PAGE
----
TAMPA — Busch Gardens plans to transform itself into a Christmas wonderland for 12 nights after Thanksgiving this year in a holiday event it says will be worthy of a separate admission.
The Tampa park's sibling in Williamsburg, Va., drew big crowds three years in a row to its ticketed European-look Christmas Town that features live seasonal entertainment, Santa's Workshop, a gift market and special foods. And many of the Orlando theme parks have staged multimillion light holiday extravaganzas and special dinner shows for years. Busch Gardens, however, would be the first Florida theme park to try to turn its whole park into a paid family holiday event.
"We've been successful with Howl-O-Scream as a separate ticket (event) for 13 years," said Jill Revelle, Busch spokeswoman. "This is a natural progression. Our Christmas Town will be a holiday celebration like Floridians have never seen."
Busch will need to put on quite a show to pull it off. All the rival parks already deck themselves out in elaborate holiday finery. Many resorts and local botanical gardens charge extra for special staged events. Busch's corporate cousin Sea World in Orlando stays open late and builds live entertainment and holiday lighting displays into its daily ticket price leading into Christmas.
"This will be the beginning of a unique holiday tradition for the Tampa Bay area," said Jim Dean, park president.
Pricing will be similar to Howl-O-Scream (regular general admission of $77.99 plus tax), meaning it will be close to full daily admission at the gate. But discounts as deep as 50 percent likely will be widely available to stimulate attendance on slower weekends.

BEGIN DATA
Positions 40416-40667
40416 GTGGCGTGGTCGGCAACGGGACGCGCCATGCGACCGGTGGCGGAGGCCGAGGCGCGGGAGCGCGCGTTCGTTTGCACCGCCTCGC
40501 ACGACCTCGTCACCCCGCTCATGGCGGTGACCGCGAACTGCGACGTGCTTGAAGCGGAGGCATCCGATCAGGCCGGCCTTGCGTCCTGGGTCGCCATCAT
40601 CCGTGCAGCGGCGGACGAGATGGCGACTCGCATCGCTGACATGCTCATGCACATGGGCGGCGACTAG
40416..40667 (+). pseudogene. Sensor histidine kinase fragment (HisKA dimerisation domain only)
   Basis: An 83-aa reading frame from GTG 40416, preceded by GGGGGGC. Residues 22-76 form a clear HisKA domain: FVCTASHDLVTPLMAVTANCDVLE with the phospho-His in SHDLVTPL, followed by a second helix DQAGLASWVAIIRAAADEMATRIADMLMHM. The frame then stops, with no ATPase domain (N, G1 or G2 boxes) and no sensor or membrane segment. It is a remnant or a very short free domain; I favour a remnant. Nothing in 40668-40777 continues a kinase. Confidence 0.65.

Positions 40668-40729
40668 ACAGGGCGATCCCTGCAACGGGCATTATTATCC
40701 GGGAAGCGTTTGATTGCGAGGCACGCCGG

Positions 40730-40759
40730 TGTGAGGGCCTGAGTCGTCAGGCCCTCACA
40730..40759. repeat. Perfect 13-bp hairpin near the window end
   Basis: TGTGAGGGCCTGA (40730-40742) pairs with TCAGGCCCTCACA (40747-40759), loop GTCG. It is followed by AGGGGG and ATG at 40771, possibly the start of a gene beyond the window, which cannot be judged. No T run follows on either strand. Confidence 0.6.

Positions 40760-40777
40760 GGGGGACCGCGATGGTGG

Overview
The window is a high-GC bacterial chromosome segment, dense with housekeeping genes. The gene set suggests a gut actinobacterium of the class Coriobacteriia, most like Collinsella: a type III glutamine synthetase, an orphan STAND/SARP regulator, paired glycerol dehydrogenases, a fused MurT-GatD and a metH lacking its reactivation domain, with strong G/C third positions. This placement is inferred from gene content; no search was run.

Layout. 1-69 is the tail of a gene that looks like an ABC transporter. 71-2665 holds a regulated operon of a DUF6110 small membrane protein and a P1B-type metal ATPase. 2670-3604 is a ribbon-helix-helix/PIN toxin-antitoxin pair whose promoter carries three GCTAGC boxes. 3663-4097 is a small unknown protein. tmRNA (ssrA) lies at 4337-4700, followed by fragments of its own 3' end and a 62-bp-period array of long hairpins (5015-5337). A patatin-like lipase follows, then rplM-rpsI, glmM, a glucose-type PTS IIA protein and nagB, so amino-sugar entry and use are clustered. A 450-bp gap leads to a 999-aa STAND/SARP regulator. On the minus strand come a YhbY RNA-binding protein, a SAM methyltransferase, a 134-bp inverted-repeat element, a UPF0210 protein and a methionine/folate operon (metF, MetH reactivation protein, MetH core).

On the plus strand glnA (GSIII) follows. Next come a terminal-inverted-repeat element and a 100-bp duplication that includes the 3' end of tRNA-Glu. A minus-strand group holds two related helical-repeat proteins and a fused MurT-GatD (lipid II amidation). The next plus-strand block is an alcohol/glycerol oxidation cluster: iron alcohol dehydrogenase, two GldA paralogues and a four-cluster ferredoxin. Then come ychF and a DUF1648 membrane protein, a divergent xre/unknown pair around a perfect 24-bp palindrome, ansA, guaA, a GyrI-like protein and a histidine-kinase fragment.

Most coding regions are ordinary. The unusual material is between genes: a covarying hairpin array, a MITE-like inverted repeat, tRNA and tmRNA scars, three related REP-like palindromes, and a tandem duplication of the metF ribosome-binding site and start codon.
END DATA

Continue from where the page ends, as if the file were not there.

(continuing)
"We'll be priced for families, especially those with children 3 to 9," said Revelle. Annual pass holders will have to pay, but at a discounted rate.
Theme parks have turned to the same strategy to boost traffic and revenues in slower months in the fall and spring. Separate ticket events can easily double attendance on busy days.
Except for Christmas and Thanksgiving weeks, November and December are the two slowest months of the year for the local vacation industry.
The Christmas holidays are particularly appealing to Busch, the only major Florida park to rely on locals for about half its annual attendance, because locals are here in abundance in December.
The park normally closes around sunset then. Starting Nov. 30, however, the park and its rides will close for an hour or so every Friday, Saturday and Sunday, then re-open after sunset festooned with thousands of colorful Christmas lights, wandering carolers, gift shops and vendors peddling hot cocoa.
Mark Albright can be reached at email@example.com or (727) 893-8252.